DES MOINES, Iowa — Friday, two more Iowans were reported to have died from COVID-19, bringing the state's death toll to three.
The number of positive cases grew by 56 cases, bringing the state's total positive case count to 235.
In total, 3,740 Iowans that have been tested for the novel coronavirus had negative tests.
'When you react and you don't base your decisions on data...that drives fear'
Gov. Kim Reynolds said she doesn't want to close businesses but feels she has to in order to protect Iowans.
"I have to do what I can to protect the wellbeing of Iowans, especially our most vulnerable," Reynolds said.
Friday, Reynolds gave the public a glimpse at what it's like to lead the state during a pandemic.
"I can assure you that the last thing that I want to issue is an order that shuts down a business and puts families and individuals and, as I said, the backbone of our economy at risk," Reynolds said. "I don't take them lightly. This has been some of the hardest decisions that I have had to make as the governor of this great state, but it's also a necessity,"
Protective gear for health care workers is still in short supply.
"We know that it is so important, as they are standing on the front line, to make sure that we're protecting them as they are taking care of Iowans," Reynolds said.
That's why Reynolds said she's taken actions to slow the spread of COVID-19, including closing most non-essential businesses until at least April 7, suspended non-essential medical and dental procedures and asked schools to close until April 13.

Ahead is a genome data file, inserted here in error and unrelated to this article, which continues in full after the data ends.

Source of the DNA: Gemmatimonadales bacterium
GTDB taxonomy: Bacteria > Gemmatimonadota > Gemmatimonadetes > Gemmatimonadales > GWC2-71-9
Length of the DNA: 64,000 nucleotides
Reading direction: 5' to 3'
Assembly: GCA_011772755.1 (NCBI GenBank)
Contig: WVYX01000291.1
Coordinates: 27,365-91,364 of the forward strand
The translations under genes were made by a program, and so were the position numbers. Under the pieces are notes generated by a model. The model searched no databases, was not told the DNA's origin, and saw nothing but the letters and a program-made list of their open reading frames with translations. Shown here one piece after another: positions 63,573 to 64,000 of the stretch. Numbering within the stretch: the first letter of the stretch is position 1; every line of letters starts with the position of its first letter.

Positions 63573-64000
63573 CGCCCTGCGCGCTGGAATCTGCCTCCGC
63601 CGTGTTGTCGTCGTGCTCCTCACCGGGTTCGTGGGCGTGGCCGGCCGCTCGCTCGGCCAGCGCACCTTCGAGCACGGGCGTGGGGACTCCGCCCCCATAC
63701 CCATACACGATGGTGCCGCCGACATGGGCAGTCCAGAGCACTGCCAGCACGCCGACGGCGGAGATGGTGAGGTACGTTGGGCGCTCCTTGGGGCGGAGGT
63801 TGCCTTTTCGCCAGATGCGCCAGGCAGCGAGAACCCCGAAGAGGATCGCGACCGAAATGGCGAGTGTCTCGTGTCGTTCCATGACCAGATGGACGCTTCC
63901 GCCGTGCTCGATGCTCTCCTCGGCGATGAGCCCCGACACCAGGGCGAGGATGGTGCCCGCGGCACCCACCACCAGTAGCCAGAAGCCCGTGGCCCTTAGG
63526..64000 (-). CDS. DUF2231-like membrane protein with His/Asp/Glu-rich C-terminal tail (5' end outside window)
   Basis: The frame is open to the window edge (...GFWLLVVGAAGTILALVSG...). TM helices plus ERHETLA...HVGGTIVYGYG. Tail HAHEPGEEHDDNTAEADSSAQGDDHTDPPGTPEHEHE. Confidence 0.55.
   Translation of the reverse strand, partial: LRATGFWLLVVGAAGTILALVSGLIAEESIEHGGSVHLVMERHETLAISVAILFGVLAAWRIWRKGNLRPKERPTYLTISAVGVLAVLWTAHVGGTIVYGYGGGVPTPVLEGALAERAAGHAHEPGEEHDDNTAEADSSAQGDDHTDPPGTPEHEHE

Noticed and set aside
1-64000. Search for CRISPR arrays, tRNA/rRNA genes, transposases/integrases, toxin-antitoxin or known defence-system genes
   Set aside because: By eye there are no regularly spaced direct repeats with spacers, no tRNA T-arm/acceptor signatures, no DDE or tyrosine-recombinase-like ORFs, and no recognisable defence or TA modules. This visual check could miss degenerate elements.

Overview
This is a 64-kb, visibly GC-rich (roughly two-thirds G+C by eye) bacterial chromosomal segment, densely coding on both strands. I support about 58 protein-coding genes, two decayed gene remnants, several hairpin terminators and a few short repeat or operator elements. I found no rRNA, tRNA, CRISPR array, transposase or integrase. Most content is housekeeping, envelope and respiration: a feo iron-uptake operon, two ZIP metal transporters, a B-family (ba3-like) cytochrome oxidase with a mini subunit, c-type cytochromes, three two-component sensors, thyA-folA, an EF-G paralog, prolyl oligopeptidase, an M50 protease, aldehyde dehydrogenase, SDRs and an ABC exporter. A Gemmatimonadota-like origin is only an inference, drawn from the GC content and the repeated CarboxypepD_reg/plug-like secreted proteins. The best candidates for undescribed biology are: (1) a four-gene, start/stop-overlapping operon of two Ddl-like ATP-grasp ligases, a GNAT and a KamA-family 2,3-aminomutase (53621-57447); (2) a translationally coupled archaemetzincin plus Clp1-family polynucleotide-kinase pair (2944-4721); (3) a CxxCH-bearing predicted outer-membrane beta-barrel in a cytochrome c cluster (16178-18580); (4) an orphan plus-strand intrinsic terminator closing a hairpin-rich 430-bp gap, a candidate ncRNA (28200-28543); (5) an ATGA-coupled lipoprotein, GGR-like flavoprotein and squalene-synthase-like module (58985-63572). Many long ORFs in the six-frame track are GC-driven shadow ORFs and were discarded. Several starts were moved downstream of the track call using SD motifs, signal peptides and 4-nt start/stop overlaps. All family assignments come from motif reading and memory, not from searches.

Reynolds hasn't issued a full shelter-in-place order for Iowans. She said right now, data she's looking at doesn't show it's needed.
"You've got Gov. [Andrew] Cuomo (D-New York) that's saying yesterday, 'Maybe I shouldn't have done a shelter-in-place,'" Reynolds said. "So here we go. It is bouncing back and forth and when you react and you don't base your decisions on data, then you are bouncing back and forth and that drives fear. You've also got to look at the mental health of Iowans when we're asking them to not go anywhere so we're trying to be responsible and practical. I want to be consistent on what I'm telling Iowans and the way that you do that is you base it on data."
Iowa health care workers have mixed opinions on shelter-in-place orders
A Des Moines doctor started a petition this week calling on Reynolds to issue a full shelter-in-place order.
He said he's seen first hand the lack of COVID-19 testing, personal protective equipment and critical care capacity in Iowa hospitals.
"We do not believe that the measures that you have enacted thus far are equivalent to or as effective as a formal shelter-in-place order," the petition reads. "More decisive action must be taken now."
Not all health officials feel this way.
Two Johnson County hospital officials said shelter orders could disrupt the supply chain of vital equipment.
Reynolds' overall message Friday was the same as it's been since this pandemic started: Practice social distancing.
"I believe Iowans don't need an order to do the right thing," Reynolds said. "I believe they know what they need to do."
Reynolds got choked up when talking about the sacrifices Iowan's have made because of her orders.
"I know Iowans are scared and they're nervous and I appreciate that, but we're going to get through it," Reynolds said. "If you keep doing what we've asked you to do, we will be back to those good days. So hang in there."
The Centers for Disease Control and Prevention recommends frequent hand washing, avoiding close contact with others and staying home if you are sick as main areas of focus for prevention and containment of COVID-19.